Role-playing games are enjoying something of a resurgence at the moment, with titles like Planescape Torment, Baldur's Gate and Diablo impressing reviewers and players alike.
But meanwhile the adventure game genre is still languishing in relative obscurity, far from its heyday back in the 1980s and early 90s, when classic games like Monkey Island lit up the charts. Personally, I blame Myst.
Anyway, now "Arcatera : The Dark Brotherhood" looks set to combine the two genres, with a mixture of good ol' fashioned point and click adventuring and strong role playing elements. So will it fly with its role-playing brethren, or sink with its adventure gaming sistren? [Um .. is that even a word? - Ed]
EuroGamer takes a look under the bonnet to find out...
First impressions are good. Arcatera has the requisite epic fantasy plot, complete with an evil satanic cult trying to overthrow the rightful Prince of your fair city.
It also has all the latest eye candy expected by 21st century gamers, with a mixture of highly detailed real time characters against a pre-rendered background, giving you the best of both worlds. And the game is likely to come on a veritable plethora of CDs, with two hundred seperate locations to explore, and 150 characters to talk to as you investigate the cult and try to put an end to their plotting.
So far so good, but what really makes the game stand out from the crowd is that the storyline is refreshingly non-linear, with ten seperate endings possible, only a handful of which are happy. Add to this the possibility of different starting conditions each time you play the game, and a variety of ways to solve many of the puzzles, and it should make for plenty of replay potential.
The plot develops throughout the game depending on your actions (or lack thereof), and as you are fighting against the clock, with only three weeks to track down and deal with the cult before they reduce your city to chaos, the game should have more tension and urgency than your typical adventure.
You will guide a party of up to four characters through the mean streets of the city of Senora as you investigate the satanists.
And as with any self-respecting role playing game, Arcatera lets you personalise these characters and develop them during the game. Experience will enhance their abilities, and money can be used to purchase new weapons, armour and equipment for them from shop keepers scattered around the city.
These weapons and abilities can then be used in tactical combat against a wide range of enemies within the game. And with the freedom to attack anybody you take a dislike to, that is theoretically every character and creature in the game...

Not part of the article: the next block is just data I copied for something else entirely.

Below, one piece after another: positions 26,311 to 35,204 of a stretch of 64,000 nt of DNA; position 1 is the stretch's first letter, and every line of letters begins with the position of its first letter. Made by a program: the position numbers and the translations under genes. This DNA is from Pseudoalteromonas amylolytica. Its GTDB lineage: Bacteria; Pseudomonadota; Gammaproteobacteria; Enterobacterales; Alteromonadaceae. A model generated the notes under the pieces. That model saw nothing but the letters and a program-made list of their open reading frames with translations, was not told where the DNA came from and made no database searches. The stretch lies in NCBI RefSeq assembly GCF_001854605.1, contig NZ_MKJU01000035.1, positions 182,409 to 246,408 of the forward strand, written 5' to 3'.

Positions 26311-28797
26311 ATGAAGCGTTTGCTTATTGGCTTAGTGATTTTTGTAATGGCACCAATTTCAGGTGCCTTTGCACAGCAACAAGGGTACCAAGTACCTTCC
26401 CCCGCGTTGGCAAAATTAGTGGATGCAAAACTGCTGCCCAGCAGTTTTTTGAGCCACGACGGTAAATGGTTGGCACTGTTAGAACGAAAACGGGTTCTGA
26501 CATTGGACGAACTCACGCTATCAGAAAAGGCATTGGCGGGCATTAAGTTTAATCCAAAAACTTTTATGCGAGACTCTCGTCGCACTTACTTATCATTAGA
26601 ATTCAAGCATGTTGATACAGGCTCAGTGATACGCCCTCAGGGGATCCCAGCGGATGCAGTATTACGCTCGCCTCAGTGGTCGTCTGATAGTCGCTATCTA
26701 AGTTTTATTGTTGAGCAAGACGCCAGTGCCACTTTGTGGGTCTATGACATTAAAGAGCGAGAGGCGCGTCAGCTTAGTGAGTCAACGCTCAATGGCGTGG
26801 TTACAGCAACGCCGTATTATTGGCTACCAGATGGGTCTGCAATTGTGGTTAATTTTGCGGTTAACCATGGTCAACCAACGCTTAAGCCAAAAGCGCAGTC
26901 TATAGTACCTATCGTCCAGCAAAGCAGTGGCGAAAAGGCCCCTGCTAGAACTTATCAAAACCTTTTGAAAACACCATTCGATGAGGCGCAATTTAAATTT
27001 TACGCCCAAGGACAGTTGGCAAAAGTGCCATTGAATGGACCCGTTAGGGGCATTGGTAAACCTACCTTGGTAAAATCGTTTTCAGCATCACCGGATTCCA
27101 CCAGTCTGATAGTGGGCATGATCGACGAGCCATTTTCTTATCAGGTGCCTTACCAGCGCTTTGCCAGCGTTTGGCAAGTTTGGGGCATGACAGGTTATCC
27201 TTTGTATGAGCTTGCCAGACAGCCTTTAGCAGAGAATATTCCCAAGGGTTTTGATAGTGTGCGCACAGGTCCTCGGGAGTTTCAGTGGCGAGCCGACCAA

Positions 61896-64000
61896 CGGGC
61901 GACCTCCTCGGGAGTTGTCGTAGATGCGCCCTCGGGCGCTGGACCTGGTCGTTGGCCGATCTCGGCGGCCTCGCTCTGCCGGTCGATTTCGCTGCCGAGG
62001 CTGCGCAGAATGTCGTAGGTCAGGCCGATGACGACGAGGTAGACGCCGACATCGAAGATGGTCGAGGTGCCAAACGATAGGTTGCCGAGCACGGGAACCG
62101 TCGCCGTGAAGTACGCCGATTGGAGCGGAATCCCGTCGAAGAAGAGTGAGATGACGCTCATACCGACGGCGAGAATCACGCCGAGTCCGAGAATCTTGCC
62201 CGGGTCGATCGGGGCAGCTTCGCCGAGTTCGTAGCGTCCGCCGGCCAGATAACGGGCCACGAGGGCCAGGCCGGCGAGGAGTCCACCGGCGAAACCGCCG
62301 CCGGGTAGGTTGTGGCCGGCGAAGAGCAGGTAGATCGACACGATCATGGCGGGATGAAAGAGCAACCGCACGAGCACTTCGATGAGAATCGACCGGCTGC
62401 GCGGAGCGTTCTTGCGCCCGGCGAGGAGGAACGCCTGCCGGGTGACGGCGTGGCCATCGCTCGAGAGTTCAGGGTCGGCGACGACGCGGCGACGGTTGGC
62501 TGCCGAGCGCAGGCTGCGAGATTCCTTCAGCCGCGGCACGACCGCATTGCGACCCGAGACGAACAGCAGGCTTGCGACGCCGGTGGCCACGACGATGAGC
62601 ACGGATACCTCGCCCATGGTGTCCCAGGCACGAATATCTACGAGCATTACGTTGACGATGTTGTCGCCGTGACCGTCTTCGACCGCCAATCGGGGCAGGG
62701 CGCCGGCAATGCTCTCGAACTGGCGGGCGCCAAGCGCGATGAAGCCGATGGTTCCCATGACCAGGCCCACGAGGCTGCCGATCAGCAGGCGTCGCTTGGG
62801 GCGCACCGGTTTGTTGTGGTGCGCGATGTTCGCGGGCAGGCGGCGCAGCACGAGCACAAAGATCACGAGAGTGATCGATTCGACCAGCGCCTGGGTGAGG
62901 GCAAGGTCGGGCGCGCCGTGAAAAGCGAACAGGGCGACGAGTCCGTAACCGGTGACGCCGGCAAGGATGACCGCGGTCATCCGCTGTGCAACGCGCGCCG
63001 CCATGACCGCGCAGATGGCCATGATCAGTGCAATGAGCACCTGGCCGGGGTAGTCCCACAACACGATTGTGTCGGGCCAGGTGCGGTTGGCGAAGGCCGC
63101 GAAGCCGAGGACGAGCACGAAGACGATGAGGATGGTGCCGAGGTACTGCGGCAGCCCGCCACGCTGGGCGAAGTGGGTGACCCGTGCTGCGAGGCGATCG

The world of Arcatera has been designed to allow the player plenty of freedom in the way they approach the game, but running around randomly attacking innocent bystanders isn't going to get you very far, and you should expect to face the consequences of your actions...
The setting for the game is a living breathing city, full of NPCs (Non-Player Characters) that have lives of their own. A lot of work has gone into artificial intelligence, scripting, and making their behaviour realistic and believable.
NPCs need to eat and sleep, and won't just stand around all day in the same place as they do in most other role-playing games. They will stop to talk to each other, trade goods, go shopping, and even head down to the pub on a Friday night and try to pull more than just pints. Probably.
The developers are also making sure that the storyline and characters are well rounded and involving. Even the minor characters have their own backgrounds and attitudes, and the world is not a simple case of black and white, good and evil.
These attitudes can change as the game progresses though, and are also to some extent random - characters may behave entirely differently if you play through the game a second time. This in turn can have an effect on the rest of the game world and how your quests play out.
One example the developers gave was that if the cult discovers that you are investigating them, they may move the scepter which is one of the keys to completing the game to a different location, set more guards to defend it, or even try and assassinate the player's party.
The possibilities are almost endless, and although this could well make for a beta testing and play balancing nightmare, if the developers (German company Westka Entertainment) can pull it off, it should make for an interesting experience.
Arcatera is due for release in June 2000 on both PC and Dreamcast, and judging from what we have been shown so far, we expect to be hearing a lot more about it soon...
With beautiful graphics, a huge world to explore, plenty of characters to talk to, and an impressive amount of replay potential, UbiSoft and Westka could be on to a winner here.
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